California Peculiarities

By Pam Devata and Dana Howells

Complying with the federal Fair Credit Reporting Act (the FCRA) is not easy. Compliance with both the FCRA and California restrictions on credit and background checks is much more challenging. Given California’s extra-strength privacy protections and penchant for workplace regulation, it is not surprising that California has peculiarities when it comes to credit and other background checks.  In Part 1 of a three part blog, we take a dive into credit checks—California style.

California is one of  a growing number of states with laws restricting use of credit history for employment. Effective January 1, 2012, California Labor Code Section 1024.5 generally prohibits the use of credit reports for employment purposes by private sector employers.  If an exception to Section 1024.5 permits an employer to use credit reports, California employers must comply with both the FCRA and the California Consumer Credit Reporting Agencies Act, which are not always congruent. 

Comparing and contrasting the FCRA with the California Consumer Credit Reporting Agencies Act

What FCRA requires—in a nutshell.  Prior to conducting a background check on an applicant or employee through a third party, an employer must:

  • Provide a notice/disclosure to the employee/applicant that the employer will seek a credit report.  The disclosure must be clear, conspicuous, and made in a document consisting solely of the disclosure.  This is a huge area of class action litigation.
  • Supply a copy of  “A Summary of Your Rights Under the Fair Credit Reporting Act.”
  • Obtain written authorization/consent from the applicant/employee. 

Prior to taking adverse employment action against an applicant/employee based, in whole or in part, on a consumer credit report (or investigative consumer report—more about those in Part 2), employers must follow a two-step notification process required by the FCRA:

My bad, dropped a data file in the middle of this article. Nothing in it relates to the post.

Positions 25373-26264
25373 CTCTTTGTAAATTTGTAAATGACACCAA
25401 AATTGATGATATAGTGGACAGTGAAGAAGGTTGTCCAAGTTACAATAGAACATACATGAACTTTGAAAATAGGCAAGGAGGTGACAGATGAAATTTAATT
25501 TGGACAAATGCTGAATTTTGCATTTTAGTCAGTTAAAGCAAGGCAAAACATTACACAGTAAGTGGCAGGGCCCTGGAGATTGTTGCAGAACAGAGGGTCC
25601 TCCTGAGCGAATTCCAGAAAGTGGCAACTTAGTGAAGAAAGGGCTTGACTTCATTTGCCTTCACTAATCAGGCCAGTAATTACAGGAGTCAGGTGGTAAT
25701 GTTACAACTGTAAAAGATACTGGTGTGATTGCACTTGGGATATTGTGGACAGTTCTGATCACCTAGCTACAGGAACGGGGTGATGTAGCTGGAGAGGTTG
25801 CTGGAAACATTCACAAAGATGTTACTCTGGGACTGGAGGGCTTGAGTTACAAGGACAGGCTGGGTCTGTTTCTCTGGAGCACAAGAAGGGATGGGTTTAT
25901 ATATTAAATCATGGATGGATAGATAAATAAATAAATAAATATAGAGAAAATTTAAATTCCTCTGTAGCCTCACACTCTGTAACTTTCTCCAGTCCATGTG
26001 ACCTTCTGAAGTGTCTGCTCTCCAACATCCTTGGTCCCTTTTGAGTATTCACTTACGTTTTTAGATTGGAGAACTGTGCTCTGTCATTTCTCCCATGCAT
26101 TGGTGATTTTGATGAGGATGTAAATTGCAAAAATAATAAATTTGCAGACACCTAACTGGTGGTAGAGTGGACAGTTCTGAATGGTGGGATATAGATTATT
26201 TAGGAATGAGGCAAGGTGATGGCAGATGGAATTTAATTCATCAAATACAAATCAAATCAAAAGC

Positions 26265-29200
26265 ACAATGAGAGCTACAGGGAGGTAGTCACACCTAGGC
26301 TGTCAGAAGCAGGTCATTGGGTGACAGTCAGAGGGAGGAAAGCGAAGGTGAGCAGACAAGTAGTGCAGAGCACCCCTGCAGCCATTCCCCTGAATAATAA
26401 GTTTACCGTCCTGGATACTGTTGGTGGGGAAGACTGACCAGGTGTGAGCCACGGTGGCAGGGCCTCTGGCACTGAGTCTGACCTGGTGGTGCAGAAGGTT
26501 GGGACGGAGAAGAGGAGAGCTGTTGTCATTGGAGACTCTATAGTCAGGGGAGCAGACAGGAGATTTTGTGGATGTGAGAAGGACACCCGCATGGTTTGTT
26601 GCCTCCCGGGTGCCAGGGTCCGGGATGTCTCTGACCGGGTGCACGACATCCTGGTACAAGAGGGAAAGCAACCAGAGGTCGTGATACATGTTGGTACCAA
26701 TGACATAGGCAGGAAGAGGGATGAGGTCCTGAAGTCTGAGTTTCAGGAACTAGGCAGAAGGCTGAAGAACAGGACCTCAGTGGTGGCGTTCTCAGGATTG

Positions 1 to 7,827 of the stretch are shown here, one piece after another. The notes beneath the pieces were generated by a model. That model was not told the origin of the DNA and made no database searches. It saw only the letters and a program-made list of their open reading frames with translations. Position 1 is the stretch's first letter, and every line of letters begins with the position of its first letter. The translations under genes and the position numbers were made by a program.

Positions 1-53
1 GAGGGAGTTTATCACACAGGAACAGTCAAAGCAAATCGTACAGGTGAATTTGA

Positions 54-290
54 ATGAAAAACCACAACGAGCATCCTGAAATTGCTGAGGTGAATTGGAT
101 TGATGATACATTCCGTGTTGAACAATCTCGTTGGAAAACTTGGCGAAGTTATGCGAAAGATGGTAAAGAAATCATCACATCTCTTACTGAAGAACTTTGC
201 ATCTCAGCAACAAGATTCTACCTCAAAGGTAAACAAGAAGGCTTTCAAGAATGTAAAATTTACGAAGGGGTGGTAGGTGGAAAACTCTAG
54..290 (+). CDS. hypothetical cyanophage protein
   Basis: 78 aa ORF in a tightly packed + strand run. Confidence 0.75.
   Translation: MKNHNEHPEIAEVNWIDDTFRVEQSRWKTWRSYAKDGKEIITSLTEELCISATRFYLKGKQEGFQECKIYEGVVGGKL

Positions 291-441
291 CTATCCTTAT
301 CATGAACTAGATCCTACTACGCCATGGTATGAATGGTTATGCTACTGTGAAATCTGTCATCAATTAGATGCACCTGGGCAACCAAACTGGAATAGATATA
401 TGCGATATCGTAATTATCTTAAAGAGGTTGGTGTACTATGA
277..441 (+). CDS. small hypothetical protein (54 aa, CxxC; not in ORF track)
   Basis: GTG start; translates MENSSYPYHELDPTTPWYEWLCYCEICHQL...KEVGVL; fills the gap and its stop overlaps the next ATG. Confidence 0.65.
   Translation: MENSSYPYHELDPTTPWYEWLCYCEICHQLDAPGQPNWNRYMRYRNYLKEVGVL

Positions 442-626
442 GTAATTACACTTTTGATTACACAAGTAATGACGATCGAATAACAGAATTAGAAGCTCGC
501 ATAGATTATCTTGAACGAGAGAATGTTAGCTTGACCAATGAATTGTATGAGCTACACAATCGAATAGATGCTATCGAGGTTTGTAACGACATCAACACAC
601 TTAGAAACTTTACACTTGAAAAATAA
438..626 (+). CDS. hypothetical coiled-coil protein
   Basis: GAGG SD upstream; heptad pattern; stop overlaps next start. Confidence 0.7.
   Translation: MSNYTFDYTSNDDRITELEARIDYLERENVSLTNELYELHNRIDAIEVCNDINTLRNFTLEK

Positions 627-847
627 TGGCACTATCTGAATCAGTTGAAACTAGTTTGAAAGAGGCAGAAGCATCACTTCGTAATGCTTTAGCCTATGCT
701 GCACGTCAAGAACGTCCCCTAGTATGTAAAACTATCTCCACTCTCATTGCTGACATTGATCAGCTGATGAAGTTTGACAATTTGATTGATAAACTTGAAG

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By Robert Milligan and Joshua Salinas

California is a unique jurisdiction because of its public policy against certain employee noncompetition agreements and post-termination restrictions on employee mobility. This general prohibition against noncompetes with employees  leaves trade secret laws as the primary mechanism for employers with California based employees to protect against the unlawful use or disclosure of valuable company information and related competitive issues when key employees join competitors.

Yet many employers fall short in protecting trade secrets through the inadequate handling of employee departures.  Moreover, many companies fail to understand the potential liability that may arise with the unlawful acquisition of a competitor’s trade secrets when interviewing and onboarding a competitor’s employees.

In this first video of a two-part series, we illustrate some bad practices when interviewing a competitor’s employees, as well as handling your own employees’ departures, regarding the protection of trade secrets and other confidential information.  During the video, a prospective candidate offers to share during his employment interview his current employer’s trade secrets regarding sensitive business and customer information for the Southern California market.